If you are not eligible for Disabled Students' Allowances, we may be able to help with a loan or grant from a small University fund; or you may able to borrow computing and other equipment from our small stock.
If you are likely to have extra costs for
• specialist study equipment
• personal study support, such as a note-taker
• personal support for ordinary daily activities
It is important that you clarify where the funds will come from to cover these costs. It may be that your home country or institution can help. Please remember that labour costs in the UK are high compared to some countries and take account of this when planning your budget. You may have an award from an organisation such as the British Council, which you can approach for additional support. You can also apply to the University for a grant which may cover some or all of your study related costs. It may also be possible to borrow computing or other equipment from the Disabilities Service. Some of these arrangements take a long time to organise, so it is important to get in touch with the Disabilities Service Adviser as early as possible to start the process. We regret that it is unlikely we will be able to pay for help with day- to-day tasks (for example, shopping or doing laundry).
Reports about the Disabilities Service and related provision go every year to the University's Equal Opportunities Committee and then to the Student Support and Welfare Policy Committee. These committees are responsible for maintaining the quality of services to students.
It is important for us to know if you feel you are not getting a satisfactory service from University staff.
From September 2002 the Disability Discrimination Act was extended to higher education.
It is unlawful to treat a disabled person less favorably than a non-disabled person for a reason connected with their disability. Educational institutions must also make reasonable adjustments so that disabled people are not put at a substantial disadvantage.
The University has a programme of developments to respond to the new law and to check that what we do already meets the new requirements.
If you have any queries about the legislation or concerns about the way you have been treated at Lancaster , please raise them with Debbie Hill, Disabilities Service Adviser, tel: 01524592109 or email firstname.lastname@example.org
For general advice about making a complaint see: http://www.lancs.ac.uk/sbs/welfare/complaintsandappeals.htm
Over the next three years, you are likely to notice developments in these areas:
• improved physical access, though our major building programme means that there will be some disruption to routes around campus
• development of learning mentor support
Here is what students say about us:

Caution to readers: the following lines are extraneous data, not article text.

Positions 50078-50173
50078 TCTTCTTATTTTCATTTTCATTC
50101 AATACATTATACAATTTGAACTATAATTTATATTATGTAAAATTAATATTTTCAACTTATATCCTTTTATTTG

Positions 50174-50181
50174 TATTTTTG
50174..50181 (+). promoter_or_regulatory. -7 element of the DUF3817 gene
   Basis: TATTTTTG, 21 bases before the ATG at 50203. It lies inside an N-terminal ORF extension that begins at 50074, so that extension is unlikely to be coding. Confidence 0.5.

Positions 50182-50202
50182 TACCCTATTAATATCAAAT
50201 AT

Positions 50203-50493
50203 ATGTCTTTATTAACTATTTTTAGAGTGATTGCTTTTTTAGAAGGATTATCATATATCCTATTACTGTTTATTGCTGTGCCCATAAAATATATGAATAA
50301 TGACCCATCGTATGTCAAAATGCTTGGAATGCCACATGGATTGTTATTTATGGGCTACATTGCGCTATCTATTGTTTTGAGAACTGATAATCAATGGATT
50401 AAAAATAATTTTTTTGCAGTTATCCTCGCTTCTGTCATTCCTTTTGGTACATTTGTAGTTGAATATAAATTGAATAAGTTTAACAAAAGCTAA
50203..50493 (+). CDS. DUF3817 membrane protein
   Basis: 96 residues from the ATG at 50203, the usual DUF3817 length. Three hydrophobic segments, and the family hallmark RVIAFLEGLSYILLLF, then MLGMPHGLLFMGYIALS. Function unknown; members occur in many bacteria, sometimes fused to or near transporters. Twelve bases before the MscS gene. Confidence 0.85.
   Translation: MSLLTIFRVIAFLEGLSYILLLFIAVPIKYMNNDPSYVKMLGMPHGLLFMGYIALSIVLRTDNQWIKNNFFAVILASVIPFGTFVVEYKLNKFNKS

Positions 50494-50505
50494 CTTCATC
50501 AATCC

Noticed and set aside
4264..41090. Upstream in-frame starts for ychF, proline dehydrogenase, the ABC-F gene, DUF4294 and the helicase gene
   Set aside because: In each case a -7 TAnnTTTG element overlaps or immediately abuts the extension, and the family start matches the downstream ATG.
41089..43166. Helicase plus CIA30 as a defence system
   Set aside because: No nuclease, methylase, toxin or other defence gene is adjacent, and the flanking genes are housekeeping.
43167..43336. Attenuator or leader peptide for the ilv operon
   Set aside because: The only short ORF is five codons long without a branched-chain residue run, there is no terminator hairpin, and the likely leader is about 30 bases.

“I have been deaf in one ear since the age of 18 months and coming to university posed a few concerns regarding my safety at night with hearing fire alarms and also in hearing lectures. I thought I would see how things went on first arriving at University and so didn't seek help until I was already here.
After attending the first week of lectures, I realised that taking notes and hearing everything in the lecture was becoming increasingly difficult and so I made an appointment to speak to the student adviser about the difficulties I had encountered. The advice and support from them was fantastic and they pointed me in the right direction for advice on equipment and funding for additional support.
The help the university has provided for me has been outstanding and has really helped me progress through my studies at Lancaster . The support from the university has been there for me when I needed them most and it helps to reassure students that help is available and that it will continue throughout their degree.”
I am a mature student taking the part-time MA Creative Writing programme. After being accepted on the course, the arthritic conditions that led to my early retirement flared up. Despite two operations and various palliative treatments for my hands, I was struggling when I contacted Student Support in the first term. Here I was, a writer who couldn't hold a pen! How could I manage the weekly written requirements of my course, let alone the final portfolio of 30,000 words? Assessment provided me with a new computer, training and a raft of aids. Further health problems meant I had to take a gap year. Although frustrating, intercalation has made me get to grips with the new equipment and improve my health, largely thanks to frequent Pilates sessions.
I'm back and really enjoying the course. My department and fellow students have been so supportive, even acting as scribes in seminars.
Both an automatic car and a disabled parking slot have made the journey manageable. LUVLE helps. I'm in the middle of an online conference, so I'm part of a seminar group without even leaving the house. The paperwork for the Disabled Students Allowance is daunting and you do have to be proactive, but Student Support is always on hand.
Rachel Rycroft, English and Creative Writing
We keep up-to-date ourselves by being in touch with a number of regional and national disability organisations, in particular:
• Skill (National Bureau for Students with Disabilities)
• Community Service Volunteers (who often send around 8 volunteers to work at Lancaster each year)
• Co-Sign, Bolton
• Dyslexia Institute
• National Network of Assessment Centres
• National Association of Disability Practitioners
• Disability Rights Team
We are building links at various levels with several other regional HE institutions and with colleges of adult and further education.